In "Candid Camera" style, Julie Heinz stealthy tweaked the camera's focus, careful not to draw the attention of her unwitting subjects. Only this wasn't for fun and games.
Heinz, a biology technician with the U.S. Geological Society, was filming the underwater behavior of about 400 salmon fingerlings of the Clatsop County Economic Development Council Fisheries Project Tuesday as part of an experiment of a potential groundbreaking fish passage system.
The Fisheries Project is lending its facilities and fish to help Gordon Burns, a Montana resident and amateur naturalist, test a prototype of his dam bypass system, which he says could provide a more efficient and less traumatic alternative to fish ladders, water spills, barging and other methods now used to ferry juvenile fish over or around dams during their migration.
Burns envisions using an underwater pumping system to create a flow in the water to carry young fish away from the dam and into a manmade river channel around the dam. His idea, which he calls "a dam site - better!" has drawn interest of the Northwest Power Planning Council and other federal agencies.
Heinz brought an underwater video camera from the U.S.G.S. to help Burns test his theory that the fish would follow the artificial current and, therefore, could be led around the dams through a manmade channel. Heinz lowered the dual frequency identification sonar camera into one corner of a net pen at the Fisheries Project Youngs Bay site.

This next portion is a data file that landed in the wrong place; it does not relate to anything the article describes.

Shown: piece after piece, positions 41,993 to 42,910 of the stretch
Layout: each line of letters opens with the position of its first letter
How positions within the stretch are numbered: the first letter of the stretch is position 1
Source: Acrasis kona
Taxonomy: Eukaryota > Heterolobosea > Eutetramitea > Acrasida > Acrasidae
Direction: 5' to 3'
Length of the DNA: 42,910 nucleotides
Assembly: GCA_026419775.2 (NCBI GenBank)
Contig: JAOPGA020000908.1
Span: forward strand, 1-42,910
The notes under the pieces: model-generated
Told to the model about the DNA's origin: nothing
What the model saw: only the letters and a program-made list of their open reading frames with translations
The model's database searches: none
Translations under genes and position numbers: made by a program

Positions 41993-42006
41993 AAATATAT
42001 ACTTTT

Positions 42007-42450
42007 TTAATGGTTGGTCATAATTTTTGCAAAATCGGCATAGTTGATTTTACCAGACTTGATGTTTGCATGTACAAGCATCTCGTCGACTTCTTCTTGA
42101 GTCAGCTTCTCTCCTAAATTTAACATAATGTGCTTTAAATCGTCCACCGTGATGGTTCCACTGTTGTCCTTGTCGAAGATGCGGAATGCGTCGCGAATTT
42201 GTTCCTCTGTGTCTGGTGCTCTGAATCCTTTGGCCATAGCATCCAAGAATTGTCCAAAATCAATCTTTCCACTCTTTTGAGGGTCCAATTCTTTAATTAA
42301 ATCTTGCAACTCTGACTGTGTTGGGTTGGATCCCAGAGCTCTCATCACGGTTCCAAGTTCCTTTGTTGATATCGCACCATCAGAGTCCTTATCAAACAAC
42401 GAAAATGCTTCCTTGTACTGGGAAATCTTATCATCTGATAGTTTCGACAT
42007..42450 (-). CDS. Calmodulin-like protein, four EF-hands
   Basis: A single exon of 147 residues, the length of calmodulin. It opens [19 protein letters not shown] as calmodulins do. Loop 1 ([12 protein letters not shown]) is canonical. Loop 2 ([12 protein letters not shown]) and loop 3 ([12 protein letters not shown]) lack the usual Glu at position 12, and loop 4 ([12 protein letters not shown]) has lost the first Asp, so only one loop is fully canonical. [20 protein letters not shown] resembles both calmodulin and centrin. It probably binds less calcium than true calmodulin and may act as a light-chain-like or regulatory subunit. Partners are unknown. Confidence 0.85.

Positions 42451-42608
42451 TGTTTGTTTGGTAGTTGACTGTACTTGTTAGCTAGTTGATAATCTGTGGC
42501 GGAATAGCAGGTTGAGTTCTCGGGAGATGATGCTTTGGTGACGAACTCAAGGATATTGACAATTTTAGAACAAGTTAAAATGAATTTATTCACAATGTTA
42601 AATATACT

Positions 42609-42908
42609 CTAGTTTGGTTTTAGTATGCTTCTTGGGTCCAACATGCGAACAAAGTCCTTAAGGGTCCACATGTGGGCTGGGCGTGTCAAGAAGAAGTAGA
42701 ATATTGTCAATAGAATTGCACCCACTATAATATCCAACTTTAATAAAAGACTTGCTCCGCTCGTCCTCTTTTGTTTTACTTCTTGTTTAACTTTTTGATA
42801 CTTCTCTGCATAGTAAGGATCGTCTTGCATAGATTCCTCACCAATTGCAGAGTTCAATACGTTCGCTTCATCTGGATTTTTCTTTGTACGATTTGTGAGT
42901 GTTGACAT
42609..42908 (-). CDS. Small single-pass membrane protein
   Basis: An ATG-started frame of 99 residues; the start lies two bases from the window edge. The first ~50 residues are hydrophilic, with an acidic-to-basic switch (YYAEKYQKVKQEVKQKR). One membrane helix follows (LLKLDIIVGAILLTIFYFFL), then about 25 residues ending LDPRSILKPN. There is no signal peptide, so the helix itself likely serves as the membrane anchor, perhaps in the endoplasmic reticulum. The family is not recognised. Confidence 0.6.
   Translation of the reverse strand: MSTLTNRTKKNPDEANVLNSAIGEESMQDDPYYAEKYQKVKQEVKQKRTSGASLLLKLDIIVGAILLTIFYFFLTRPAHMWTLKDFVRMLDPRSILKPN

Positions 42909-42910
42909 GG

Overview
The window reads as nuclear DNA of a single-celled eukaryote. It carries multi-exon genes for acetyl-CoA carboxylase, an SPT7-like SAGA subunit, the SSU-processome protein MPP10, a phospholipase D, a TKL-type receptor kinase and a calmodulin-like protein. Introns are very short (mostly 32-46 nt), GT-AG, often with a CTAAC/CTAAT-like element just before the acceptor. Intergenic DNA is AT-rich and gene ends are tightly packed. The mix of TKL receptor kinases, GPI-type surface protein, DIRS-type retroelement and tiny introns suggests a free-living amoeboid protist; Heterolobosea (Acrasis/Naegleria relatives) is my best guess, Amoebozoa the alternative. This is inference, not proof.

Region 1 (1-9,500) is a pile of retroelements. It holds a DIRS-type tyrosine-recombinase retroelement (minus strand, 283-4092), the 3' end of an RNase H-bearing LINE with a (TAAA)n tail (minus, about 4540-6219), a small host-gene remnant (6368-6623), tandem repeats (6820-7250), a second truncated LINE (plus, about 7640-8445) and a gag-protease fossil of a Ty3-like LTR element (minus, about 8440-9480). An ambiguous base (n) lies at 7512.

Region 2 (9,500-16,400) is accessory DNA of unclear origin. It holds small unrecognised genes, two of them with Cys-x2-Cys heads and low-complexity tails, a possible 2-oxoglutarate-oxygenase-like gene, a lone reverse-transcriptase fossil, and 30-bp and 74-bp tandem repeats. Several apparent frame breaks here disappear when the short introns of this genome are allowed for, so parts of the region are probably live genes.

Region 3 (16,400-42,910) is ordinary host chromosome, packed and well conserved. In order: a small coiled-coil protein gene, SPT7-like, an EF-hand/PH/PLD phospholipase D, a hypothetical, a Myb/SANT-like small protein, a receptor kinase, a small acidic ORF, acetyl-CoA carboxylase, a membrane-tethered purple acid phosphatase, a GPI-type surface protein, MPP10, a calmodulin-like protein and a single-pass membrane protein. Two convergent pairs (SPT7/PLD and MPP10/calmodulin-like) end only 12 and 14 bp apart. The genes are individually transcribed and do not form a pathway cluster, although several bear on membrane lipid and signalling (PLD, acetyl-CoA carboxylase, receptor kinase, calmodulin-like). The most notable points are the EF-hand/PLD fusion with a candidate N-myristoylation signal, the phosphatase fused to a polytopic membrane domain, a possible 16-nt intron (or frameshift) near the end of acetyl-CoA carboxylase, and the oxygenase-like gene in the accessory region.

Burns and county fisheries staff used a pump system to create an underwater current in the pen. A laptop computer connected to the hydro-acoustical camera enabled the people on the pier to watch the fish react.
The fish, which were simply milling around before the pumping, lined up on the current and the camera recorded their behavior very well, said Tod Jones, manager of the county's Fisheries Project.
Last November, CEDC staff worked with Burns to test another part of his proposed fish passage system. About 50,000 fingerlings were coaxed from one pen to another through an abductor tube that is used as part of the pumping system that creates the current.
Ideally, no fish would go through the tube, but Burns wanted to know if wild fish inadvertently sucked through would be harmed. The fish were monitored all winter and have shown no mortalities.
The fish from the experiment will be monitored for three weeks then released at the end of March.
Burns, a Montana resident and self-described naturalist who repairs dams and builds swimming pools, came up with his idea while digging for gold in a stream. He noticed fish were drawn to the movement of the water from the dredging. He believes his system could move fish around dams without touching them and improve the survival rate.
He is seeking funding from the Bonneville Power Administration and his proposal under an independent scientific review.
CEDC Fisheries Project is funded by BPA through its Select Area Fisheries Evaluation Project, by the Oregon Department of Fish and Wildlife and its restoration and enhancement program, and by local fishermen and fish-processing plants through self-imposed voluntary assessments on their catch.
CEDC Fisheries Project is part of the county's Community Development Department.